From the S&S archives:Carter meets with Hirohito, Ohira
TOKYO — Lifting his glass to Emperor Hirohito, President Carter declared Monday that the seven nations meeting here for the economic summit conference could plant a seedling that would "blossom into blessings of prosperity — and peace to disadvantaged people all over the world."
In a state banquet at the Imperial Palace, Carter told the frail, 78-year-old sovereign:
"Your: Majesty, I understand that at the beginning of each year, you plant a tiny rice seedling, as a symbol of your hope that your people will enjoy a bountiful future."
In the same light, Carter said, the industrial democracies could do spadework that would go far beyond repairing the energy crisis and an imbalance of trade.
"I share your faith that (by) working together, both our peoples can enjoy a more hopeful, more prosperous future and that together with our allies and friends, we can do much to spread the blessings of prosperity and peace to disadvantaged peoples around the world," Carter said.
With combined and united resources that could come out of the two-day talks that begin Thursday, Carter said, "I am confident that together we can build a world in which all people can live in peace."
Carter recalled a poem Hirohito penned almost 40 years ago.
"We pray for the time to come,
"When East, West and all,
"Making friends with one another,
"Will share in a prosperous future."
Carter, who arrived Sunday for a three-day state visit that will be an overture to the summit, began a busy day with a jog around the American Embassy grounds and a swim in the pool behind Ambassador Mike Mansfield's official residence. Carter appeared happy and tireless, but walked some of the day without two familiar figures — wife Rosalynn and daughter Amy dropped out with what a statement called an "intestinal virus."
Monday began with elegance and splendor as the president and his wife went to the magnificent Geihinkan (state guesthouse) for all the impressive flourishes of an official arrival ceremony.
Honor guards in white uniforms with gold piping stood in the courtyard of a greystone building crowned by green brass figures of heroic samurai and golden falcons and globes girdled by stars. American servicemen, brought by buses from local bases, mingled behind a cable with Japanese elders from chokai — neighborhood associations. Primary schoolchildren in blue and white uniforms filed in.
A vanguard of police vehicles brought in a glittering fleet of limousines, with Carter and Mansfield alighting from the first to go into the 70-year-old building that is also called the Akasaka Palace. There they met Hirohito, who came out with them to stand on a red carpet beneath a stone archway and balcony as the national anthems were played. After greeting Prime Minister Masayoshi Ohira and members of the royal family, Carter trooped the line of the honor guard in company with Air Force Maj. Robert Peterson; his mllitary aide. The schoolchildren frantically waved Japanese and American paper flags and Carter stopped to beam and wave back at them.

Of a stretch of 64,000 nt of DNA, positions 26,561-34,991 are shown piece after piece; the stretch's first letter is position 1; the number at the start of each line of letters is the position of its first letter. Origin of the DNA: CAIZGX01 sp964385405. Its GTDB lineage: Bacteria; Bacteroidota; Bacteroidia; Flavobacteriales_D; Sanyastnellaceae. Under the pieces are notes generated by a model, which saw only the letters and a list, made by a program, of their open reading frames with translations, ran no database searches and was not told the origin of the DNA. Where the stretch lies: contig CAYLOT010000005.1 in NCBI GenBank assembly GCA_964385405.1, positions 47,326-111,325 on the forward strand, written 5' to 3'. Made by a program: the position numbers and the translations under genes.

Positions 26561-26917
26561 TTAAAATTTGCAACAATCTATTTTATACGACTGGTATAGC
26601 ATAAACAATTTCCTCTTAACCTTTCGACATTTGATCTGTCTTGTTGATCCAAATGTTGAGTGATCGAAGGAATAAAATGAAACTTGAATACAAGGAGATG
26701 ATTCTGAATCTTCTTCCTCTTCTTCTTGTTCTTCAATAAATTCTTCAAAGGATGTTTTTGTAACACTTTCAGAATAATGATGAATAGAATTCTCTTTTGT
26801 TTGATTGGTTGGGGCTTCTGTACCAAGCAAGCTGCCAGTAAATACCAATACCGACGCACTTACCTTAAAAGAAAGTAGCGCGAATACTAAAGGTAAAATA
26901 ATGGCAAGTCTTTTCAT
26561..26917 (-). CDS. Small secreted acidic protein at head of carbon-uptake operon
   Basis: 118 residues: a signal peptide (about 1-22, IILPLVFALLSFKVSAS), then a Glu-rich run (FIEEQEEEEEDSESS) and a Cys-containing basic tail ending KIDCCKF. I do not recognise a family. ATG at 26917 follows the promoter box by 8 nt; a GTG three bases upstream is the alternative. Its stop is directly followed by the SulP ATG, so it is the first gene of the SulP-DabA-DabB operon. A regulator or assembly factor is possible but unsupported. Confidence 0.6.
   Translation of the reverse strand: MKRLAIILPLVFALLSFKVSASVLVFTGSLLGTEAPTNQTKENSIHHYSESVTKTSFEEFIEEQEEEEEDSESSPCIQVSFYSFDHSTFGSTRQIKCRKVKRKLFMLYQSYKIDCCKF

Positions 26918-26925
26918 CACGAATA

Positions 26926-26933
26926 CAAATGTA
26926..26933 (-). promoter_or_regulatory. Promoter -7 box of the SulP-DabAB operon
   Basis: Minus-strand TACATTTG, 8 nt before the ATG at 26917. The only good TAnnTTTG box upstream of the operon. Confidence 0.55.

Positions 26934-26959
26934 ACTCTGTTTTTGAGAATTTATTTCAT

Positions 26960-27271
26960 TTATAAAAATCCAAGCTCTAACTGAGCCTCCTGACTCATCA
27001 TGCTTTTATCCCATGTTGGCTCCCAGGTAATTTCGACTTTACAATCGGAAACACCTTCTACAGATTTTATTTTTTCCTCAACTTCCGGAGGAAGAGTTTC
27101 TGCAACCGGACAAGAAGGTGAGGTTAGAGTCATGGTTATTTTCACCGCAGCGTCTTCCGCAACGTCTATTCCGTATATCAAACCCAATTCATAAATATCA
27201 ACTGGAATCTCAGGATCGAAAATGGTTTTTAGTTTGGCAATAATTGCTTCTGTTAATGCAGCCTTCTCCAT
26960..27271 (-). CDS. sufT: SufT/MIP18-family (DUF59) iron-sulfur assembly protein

He and Mrs. Carter were then taken to the Imperial Palace for another meeting with the Emperor and Empress Nagako. Gifts were exchanged — books, artwork and a large, glass-cased doll for Amy, who remained in bed at the embassy.
Another swift change of scenery took the Carters to Ohira's official residence, where he and the prime minister discussed topics that will be brought up when they sit down with the leaders of France, Great Britain, Italy, West Germany and Canada.
At a luncheon that followed, Mrs. Carter left the reception line just after Carter called out to hurry a long column of guests along. She went back to the embassy and was not seen again until the imperial banquet.
Administration officials said Carter and Ohira had substantive talks, but did not draw up package proposals that will be placed on the table before other delegates. Rather, they said, the two discussed ideas that will be advanced and paired. with those proposed by other delegates.
The officials were vague and inexact when asked if the United States and Japan plan to propose a "freeze" or stiff limitations on oil imports, saying it would be unwise to publicize summit proposals before they are presented at Akasaka Palace Thursday and Friday.
They denied that Carter criticized Ohira because his country has accepted only a few Vietnamese refugees while the United States has taken thousands, saying that Secretary of State Cyrus Vance and Foreign Minister Sunao Sonoda are working out a framework of discussion Carter and Ohira will bring up the summit.
The officials said energy was the dominant topic at the. Carter-Ohira meetings, which began when the prime minister: visited Washington last month, but stressed that no specific, concrete plan will be forced on the other leaders.
At the banquet, Carter indicated he expected fruitful results from the summit, held in the face of an Organization of Petroleum Exporting Countries conference that may raise rates 44 percent. He had no doubt, Carter said, "that our factories and farms and homes can draw on abundant, secure sources of energy."
Carter also visited Meiji Shrine, named for the emperor's grandfather and consecrated to the ruler who took Japan out of feudalism and into the modern world. Walking first through the towering torii gate at the entrance, Carter went to the main shrine and walked between red-jacketed female attendants and elders who were brought in as a reward for their support and devotion.
Carter signed a guestbook and was asked if he made the customary wish.
"I sure did," the president said.
What, he was asked, did he write in the book? "I can't tell you. It might not come true."
Pressed for what the president penned, Mansfield asked if reporters could keep a secret and then dryly said, "His name."
It was later learned that Carter wrote:
"Jimmy Carter, for peace and friendship among all people."